3. Juno (2007)
What's the prognosis, fertile myrtle?
In a world where a two-sided, never-ending debate about abortion resides, a movie named Juno, speaks out. Juno is known for both its sharp, quick-witted, and genuinely endearing script and for its power ballad soundtrack, but it's so much more than that. Juno leads you on as a movie about a 16-year old girl who makes the worst mistake a 16-year old girl can make, but is in fact a delicate and unusually intelligent story about love. Juno essentially destroys preconceived notions about its characters with capricious, but soft personalities. A Christian mom who supports her independence, a blue-collar dad who unconditionally loves her, a best friend who is well-liked but is indifferent to her popularity, and a dorky and athletic sort-of boyfriend who doesn't turn out to be a jerk. Juno is touchingly unpredictable, and speaks to the fiction and complexity of preconceived notions.
2. Ferris Bueller's Day Off (1986)
The sportos, the motorheads, geeks, sluts, bloods, wasteoids, dweebies, dickheads -- they all adore him. They think he's a righteous dude.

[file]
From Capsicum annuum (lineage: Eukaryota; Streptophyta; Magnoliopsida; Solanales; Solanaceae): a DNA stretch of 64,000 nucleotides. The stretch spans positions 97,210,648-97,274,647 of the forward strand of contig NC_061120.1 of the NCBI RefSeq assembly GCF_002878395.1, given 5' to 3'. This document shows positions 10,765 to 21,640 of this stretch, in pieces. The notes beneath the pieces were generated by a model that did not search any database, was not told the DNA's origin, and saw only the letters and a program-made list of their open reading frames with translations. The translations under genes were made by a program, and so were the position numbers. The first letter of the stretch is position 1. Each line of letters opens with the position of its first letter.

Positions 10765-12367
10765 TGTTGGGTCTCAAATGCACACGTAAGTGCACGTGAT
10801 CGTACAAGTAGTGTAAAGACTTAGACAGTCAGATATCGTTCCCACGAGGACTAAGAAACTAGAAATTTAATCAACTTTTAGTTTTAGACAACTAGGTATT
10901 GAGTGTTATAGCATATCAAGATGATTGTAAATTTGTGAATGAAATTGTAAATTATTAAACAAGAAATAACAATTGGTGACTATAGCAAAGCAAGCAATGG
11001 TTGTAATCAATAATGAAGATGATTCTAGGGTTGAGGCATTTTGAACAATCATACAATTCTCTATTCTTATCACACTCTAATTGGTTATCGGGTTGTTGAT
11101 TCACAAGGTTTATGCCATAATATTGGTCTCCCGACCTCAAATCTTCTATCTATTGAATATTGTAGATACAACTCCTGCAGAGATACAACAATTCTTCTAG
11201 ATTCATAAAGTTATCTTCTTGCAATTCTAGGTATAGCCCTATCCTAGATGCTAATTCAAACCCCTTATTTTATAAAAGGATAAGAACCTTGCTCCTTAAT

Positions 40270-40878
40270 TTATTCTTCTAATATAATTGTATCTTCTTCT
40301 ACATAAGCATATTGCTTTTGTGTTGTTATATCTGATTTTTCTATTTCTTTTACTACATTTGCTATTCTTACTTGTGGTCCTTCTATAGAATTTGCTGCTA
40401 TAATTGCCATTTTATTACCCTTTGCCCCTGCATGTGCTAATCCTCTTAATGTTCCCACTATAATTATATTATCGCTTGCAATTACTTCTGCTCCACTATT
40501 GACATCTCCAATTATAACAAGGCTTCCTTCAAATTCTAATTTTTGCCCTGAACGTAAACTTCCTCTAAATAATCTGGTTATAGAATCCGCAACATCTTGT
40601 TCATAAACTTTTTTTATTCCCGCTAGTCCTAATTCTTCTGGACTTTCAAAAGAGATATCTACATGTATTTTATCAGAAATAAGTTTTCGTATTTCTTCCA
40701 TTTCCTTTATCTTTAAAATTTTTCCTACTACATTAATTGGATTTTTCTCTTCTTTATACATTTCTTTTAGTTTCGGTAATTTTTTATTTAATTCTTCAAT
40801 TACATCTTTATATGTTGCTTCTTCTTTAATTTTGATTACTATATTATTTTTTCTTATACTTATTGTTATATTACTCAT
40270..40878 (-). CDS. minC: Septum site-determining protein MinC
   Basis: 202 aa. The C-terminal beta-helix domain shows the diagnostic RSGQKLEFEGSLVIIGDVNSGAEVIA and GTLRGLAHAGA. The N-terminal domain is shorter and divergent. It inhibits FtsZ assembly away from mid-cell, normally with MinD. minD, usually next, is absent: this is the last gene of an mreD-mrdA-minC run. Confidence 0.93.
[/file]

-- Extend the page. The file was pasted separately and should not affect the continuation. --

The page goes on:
Those two words epitomize Ferris Bueller's Day Off. Ferris Bueller is nothing but a "righteous dude." Ferris' arrogance and pretentiousness is somehow overlooked throughout the movie due to his undeniable charm and invincibility. I have always felt as though Ferris could be foremost characterized as a leader. This fictional, aside-speaking character led a generation of youth who felt and continue to feel this heightened, disillusioned invincibility and desire for inspiration and spontaneity, on a float through Chicago, covering the Beatles. He not only seamlessly rebels against every possible obstacle in his way towards a day off; he does it with class whilst offering hope for others.
1. Mean Girls (2004)
I don't hate you because you're fat, you're fat because I hate you.
Since its release in 2004, I can say, with certainty that, as a teenage girl, I have not gone longer than a full week without hearing a reference to this movie. Mean Girls left such a resonating impact, that it is not only still being quoted, it is being whole-heartedly laughed at and enjoyed. The spunk, crudity, and appalling truth in its dialogue not only established, but upholds Tina Fey as our generation's best screenwriter. While the girls in this movie are portrayed as ruthlessly fighting each other in Girl World, the movie itself is fighting for change. The manipulations undergone by its once shiny and unscathed protagonist, Cady, demonstrates the endless cycle of deceit and judgment under the cumbersome oppressions of Girl World, or of real world. It's a desperate call to feminism, if you're listening. If not, it's a comedic and exhilarating take on high school stereotypes.